where X is the heavy isotope and R is the ratio of 13C/12C, 15N/14N, or 34S/32S. The standards for 13C and 15N were Vienna-PeeDee Belemnite (V-PDB) and air, respectively, while Vienna Canyon Diablo Troilite (V-CDT) was the standard for 34S. The analytical precision was found to be ±0.07‰ for δ13C and ±0.08‰ for δ15N (N = 115) based upon replicate measurements of an internal peach tree leaf standard obtained from the National Institute of Technology. For δ34S, replicate measurements of bovine liver standard had an analytical error of ±0.14‰ (N = 150). Paired aliquots of tissue samples were submitted to the external laboratory to measure analytical error. The median difference between paired aliquots was 0.14‰ for δ34S (N = 40), 0.07‰ for δ13C (N = 41), and 0.06‰ for δ15N (N = 41), which are consistent with the error levels reported for other estuarine consumers (Howe and Simenstad 2011).

Stomach Content Analysis of Fishes

We analyzed stomach contents of the four fish species to supplement stable isotope analysis and gain insight into the specific prey items fish were consuming. In the laboratory, stomachs were removed from fish specimens and preserved in 80% ethanol. We performed stomach content analysis following standard methods in fish feeding ecology (e.g., Chipps and Garvey 2007). The total weight (blotted wet weight, to the nearest 0.01 g) of stomach contents was recorded and individual prey items were sorted and identified to the lowest taxonomic level possible. For each prey item, we recorded blotted wet weight (to the nearest 0.01 g) and length (to the nearest 0.1 mm) for intact items. We characterized the diet composition of the four fish species using the standard metrics frequency of prey occurrence and percent composition by weight (Chipps and Garvey 2007). Frequency of occurrence (FO) was calculated as the number of sampled stomachs containing a given prey taxon, divided by the total number of sampled stomachs by species. The proportion by weight (%W) was calculated as the weight of a given prey taxon divided by the total weight of all prey consumed by the predator species.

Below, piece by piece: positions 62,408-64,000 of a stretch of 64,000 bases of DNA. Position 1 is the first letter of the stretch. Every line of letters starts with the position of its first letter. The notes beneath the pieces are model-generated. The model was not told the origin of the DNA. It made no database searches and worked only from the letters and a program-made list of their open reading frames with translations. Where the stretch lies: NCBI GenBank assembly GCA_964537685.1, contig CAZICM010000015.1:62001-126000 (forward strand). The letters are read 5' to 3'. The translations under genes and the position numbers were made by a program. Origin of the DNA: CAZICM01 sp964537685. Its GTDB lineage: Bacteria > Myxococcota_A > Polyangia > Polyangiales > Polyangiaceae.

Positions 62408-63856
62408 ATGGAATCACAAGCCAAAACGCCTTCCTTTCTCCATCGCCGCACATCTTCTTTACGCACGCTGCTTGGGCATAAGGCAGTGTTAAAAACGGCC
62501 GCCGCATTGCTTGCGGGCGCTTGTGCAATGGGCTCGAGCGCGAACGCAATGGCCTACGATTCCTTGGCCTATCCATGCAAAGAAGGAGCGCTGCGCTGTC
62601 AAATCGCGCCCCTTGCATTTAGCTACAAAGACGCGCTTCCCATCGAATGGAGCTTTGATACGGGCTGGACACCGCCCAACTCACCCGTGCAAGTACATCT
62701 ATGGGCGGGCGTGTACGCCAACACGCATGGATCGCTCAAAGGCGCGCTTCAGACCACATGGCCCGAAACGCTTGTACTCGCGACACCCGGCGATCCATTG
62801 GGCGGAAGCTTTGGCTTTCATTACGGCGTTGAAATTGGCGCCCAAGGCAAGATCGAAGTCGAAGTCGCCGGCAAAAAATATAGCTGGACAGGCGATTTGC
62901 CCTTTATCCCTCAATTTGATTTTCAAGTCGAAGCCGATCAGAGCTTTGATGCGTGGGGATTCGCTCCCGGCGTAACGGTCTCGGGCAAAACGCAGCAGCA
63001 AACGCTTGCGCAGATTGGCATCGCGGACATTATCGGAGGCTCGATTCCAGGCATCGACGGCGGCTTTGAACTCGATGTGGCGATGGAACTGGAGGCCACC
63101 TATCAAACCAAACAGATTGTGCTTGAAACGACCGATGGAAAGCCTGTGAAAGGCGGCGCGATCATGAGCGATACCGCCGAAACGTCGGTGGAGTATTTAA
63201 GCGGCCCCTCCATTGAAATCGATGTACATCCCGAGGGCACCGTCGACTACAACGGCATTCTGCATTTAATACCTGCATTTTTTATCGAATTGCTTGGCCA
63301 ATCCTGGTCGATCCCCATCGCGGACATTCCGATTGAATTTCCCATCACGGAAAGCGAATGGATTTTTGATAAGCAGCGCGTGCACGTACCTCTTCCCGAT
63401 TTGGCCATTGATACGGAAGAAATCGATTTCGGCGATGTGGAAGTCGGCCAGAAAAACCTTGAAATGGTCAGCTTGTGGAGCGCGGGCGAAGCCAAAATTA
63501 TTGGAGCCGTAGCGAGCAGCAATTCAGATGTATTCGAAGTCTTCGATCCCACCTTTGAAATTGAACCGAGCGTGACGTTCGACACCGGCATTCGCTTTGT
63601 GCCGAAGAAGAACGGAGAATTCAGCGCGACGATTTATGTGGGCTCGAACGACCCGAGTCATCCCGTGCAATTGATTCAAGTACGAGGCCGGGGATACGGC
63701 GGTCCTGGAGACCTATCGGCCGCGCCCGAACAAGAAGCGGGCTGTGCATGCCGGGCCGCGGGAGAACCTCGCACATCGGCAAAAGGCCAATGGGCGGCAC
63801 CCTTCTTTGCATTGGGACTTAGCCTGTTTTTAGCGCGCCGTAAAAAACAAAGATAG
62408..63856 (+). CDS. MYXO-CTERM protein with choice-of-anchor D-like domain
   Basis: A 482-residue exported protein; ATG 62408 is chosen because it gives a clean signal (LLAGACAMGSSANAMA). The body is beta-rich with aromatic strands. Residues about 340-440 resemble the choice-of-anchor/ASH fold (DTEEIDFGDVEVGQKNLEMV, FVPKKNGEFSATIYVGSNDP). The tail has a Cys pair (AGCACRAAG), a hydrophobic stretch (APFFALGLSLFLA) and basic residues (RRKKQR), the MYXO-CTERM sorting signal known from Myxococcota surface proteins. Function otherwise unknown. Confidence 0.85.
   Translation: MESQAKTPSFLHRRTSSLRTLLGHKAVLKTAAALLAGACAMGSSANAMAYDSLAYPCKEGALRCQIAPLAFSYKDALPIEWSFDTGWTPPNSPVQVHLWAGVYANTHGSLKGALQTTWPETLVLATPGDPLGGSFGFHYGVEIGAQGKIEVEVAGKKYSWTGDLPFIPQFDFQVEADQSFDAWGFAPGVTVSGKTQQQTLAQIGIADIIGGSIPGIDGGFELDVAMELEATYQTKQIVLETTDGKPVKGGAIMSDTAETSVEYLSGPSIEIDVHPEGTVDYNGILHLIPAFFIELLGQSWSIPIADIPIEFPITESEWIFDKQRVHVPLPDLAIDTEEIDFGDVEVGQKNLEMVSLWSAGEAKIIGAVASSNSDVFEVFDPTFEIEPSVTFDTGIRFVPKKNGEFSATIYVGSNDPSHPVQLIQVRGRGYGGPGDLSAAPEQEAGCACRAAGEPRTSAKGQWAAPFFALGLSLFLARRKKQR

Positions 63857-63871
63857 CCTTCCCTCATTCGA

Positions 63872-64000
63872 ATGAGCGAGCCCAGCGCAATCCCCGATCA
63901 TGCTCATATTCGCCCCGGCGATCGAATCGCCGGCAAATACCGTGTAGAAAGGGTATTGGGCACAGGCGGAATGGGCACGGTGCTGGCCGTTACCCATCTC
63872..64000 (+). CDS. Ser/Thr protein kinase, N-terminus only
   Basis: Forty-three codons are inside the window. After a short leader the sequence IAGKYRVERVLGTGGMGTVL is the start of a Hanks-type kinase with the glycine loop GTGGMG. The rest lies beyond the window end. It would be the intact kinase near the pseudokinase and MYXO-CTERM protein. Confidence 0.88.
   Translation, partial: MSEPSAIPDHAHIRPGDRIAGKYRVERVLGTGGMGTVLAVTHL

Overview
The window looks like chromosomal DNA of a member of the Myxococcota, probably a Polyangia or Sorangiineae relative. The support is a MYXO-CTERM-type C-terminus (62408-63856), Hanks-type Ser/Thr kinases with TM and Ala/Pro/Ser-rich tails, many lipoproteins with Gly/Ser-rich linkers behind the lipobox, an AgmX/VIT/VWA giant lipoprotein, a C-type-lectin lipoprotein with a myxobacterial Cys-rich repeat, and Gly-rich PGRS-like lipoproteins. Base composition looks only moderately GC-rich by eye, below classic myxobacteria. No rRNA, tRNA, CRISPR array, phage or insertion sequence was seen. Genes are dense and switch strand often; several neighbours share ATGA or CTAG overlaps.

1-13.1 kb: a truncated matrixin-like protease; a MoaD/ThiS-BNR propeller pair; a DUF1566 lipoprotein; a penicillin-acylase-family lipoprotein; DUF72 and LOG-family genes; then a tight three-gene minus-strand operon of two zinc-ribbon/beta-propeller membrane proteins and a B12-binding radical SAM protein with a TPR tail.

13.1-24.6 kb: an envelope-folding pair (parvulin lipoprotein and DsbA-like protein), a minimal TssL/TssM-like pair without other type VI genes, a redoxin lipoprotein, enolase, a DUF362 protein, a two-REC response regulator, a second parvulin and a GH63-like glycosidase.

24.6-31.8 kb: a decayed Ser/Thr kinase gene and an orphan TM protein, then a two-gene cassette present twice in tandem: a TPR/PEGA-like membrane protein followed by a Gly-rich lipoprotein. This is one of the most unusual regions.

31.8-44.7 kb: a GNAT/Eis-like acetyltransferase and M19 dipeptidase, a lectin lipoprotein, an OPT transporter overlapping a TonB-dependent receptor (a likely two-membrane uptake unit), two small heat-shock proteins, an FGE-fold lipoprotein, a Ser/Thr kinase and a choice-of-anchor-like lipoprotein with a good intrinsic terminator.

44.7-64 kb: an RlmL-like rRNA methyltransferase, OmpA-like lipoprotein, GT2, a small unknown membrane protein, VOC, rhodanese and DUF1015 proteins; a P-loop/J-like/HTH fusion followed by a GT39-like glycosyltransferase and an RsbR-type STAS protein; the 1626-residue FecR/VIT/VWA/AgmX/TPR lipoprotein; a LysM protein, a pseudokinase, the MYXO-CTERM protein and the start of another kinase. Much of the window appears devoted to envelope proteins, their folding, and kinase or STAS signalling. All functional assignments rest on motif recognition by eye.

Statistical Analyses

Stable isotope composition reflects food habits of organisms in the preceding weeks to months (Buchheister and Latour 2010; Heady and Moore 2013). Variation in stable isotope composition among consumer species, sites, and sampling months can be interpreted relative to basal sources (i.e., primary producers). Marine sources tend to be enriched in 13C, 34S, and 15N compared to terrestrial or freshwater sources (Connolly et al. 2004; Montoya 2007), thereby creating a terrestrial to marine continuum in stable isotope composition. Species with a stable isotope composition along this continuum rely on varying proportions of the marine and terrestrial sources.

We used multivariate analyses to compare consumer isotope composition (δ13C, δ15N, and δ34S) by site, month, and species. Principal component analysis (PCA) was used to explore species and site relationships. Analysis of similarity (ANOSIM) was used to test for differences in the stable isotope composition of consumers among sites and months. We performed a three-way ANOSIM on a similarity matrix constructed using a Euclidean distance measure (Clarke et al. 2014) to examine overall species, site, and month differences for fishes and invertebrates separately. Differences across sites and months were examined individually by fish and invertebrate species using a two-way ANOSIM with site and month as factors. ANOSIM produces an R statistic, which indicates the degree of separation between groups; R values range from 0 to +1. The greater the distance from zero, the more different groups are from one another. Weak differences were indicated by R values ≤0.25, R values 0.26 to 0.50 indicated moderate differences, and strong differences between groups were indicated by R values ≥0.51 (Creque and Czesny 2012). P values are also generated by ANOSIM; however, we did not rely on them for inference as these values are permutation-based and, therefore, strongly affected by sample size (Clarke et al. 2014). Multivariate analyses were conducted in PRIMER v.7.0 (Plymouth Marine Laboratories; UK, Clarke and Gorley 2015).